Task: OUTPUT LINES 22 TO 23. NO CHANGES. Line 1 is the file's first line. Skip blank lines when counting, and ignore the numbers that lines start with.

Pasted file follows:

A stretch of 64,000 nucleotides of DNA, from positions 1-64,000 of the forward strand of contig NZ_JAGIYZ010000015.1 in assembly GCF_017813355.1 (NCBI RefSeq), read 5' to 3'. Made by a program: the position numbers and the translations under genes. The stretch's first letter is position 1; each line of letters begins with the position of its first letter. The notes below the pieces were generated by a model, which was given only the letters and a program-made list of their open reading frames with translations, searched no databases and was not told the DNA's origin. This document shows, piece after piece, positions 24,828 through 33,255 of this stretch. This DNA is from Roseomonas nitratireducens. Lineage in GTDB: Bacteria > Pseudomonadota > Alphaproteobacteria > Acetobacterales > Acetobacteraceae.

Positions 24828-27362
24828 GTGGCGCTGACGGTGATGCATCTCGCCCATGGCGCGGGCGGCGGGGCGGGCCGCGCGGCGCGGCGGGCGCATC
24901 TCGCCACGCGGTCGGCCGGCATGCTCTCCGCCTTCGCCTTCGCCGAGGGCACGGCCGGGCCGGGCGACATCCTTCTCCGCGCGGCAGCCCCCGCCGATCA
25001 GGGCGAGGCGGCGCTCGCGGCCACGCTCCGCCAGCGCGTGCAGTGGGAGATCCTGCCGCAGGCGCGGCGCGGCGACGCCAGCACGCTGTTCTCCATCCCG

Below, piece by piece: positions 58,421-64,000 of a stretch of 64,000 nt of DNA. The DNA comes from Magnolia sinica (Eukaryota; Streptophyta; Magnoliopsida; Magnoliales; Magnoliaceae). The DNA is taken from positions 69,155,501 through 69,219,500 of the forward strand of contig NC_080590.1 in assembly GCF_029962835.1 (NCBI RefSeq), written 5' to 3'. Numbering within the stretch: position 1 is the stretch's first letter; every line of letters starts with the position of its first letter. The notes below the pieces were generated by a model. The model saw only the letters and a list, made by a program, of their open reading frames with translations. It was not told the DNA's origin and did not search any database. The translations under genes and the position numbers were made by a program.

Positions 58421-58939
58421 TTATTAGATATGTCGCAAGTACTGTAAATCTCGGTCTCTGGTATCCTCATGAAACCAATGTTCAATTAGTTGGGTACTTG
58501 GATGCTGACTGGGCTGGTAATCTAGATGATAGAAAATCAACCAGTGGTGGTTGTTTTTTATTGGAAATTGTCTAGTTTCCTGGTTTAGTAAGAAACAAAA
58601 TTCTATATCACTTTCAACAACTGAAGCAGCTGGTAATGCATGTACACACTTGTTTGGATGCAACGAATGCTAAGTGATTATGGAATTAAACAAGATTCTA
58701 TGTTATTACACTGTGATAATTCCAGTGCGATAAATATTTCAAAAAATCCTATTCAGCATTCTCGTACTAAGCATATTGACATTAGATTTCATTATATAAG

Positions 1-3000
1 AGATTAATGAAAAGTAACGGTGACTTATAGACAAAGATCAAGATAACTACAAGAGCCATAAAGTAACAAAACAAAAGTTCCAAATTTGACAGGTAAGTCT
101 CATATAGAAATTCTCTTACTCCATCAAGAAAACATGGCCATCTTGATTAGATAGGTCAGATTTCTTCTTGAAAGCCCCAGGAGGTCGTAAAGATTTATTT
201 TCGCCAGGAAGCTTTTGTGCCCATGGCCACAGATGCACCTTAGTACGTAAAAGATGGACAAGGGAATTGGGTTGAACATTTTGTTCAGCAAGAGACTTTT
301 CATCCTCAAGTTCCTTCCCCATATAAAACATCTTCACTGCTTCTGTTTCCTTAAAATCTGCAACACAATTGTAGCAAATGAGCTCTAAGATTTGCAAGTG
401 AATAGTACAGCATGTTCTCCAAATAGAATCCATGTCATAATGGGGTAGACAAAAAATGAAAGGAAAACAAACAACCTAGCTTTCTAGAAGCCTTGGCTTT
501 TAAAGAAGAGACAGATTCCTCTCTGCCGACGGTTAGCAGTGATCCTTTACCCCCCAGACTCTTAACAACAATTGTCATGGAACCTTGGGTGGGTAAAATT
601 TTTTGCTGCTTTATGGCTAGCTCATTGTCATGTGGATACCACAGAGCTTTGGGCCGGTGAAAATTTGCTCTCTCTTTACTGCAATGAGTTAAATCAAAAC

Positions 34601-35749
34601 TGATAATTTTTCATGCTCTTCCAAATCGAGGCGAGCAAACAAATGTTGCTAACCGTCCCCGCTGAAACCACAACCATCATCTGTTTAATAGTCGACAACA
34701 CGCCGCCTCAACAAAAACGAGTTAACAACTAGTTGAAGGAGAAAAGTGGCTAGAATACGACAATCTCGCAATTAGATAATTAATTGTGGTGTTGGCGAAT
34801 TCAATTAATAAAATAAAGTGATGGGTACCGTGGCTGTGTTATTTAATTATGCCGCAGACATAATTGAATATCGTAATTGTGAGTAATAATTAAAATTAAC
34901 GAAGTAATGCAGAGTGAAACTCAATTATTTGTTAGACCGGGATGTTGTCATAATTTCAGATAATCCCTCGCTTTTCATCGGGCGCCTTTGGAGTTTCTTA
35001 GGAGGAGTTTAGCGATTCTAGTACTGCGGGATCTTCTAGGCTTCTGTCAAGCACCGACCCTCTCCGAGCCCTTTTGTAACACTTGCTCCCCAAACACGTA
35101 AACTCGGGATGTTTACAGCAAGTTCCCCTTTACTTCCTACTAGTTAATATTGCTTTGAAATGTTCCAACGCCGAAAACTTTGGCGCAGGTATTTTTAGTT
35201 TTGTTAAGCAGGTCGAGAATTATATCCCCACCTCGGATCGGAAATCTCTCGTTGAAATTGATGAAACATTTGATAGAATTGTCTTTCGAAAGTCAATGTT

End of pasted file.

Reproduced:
34701 CGCCGCCTCAACAAAAACGAGTTAACAACTAGTTGAAGGAGAAAAGTGGCTAGAATACGACAATCTCGCAATTAGATAATTAATTGTGGTGTTGGCGAAT
34801 TCAATTAATAAAATAAAGTGATGGGTACCGTGGCTGTGTTATTTAATTATGCCGCAGACATAATTGAATATCGTAATTGTGAGTAATAATTAAAATTAAC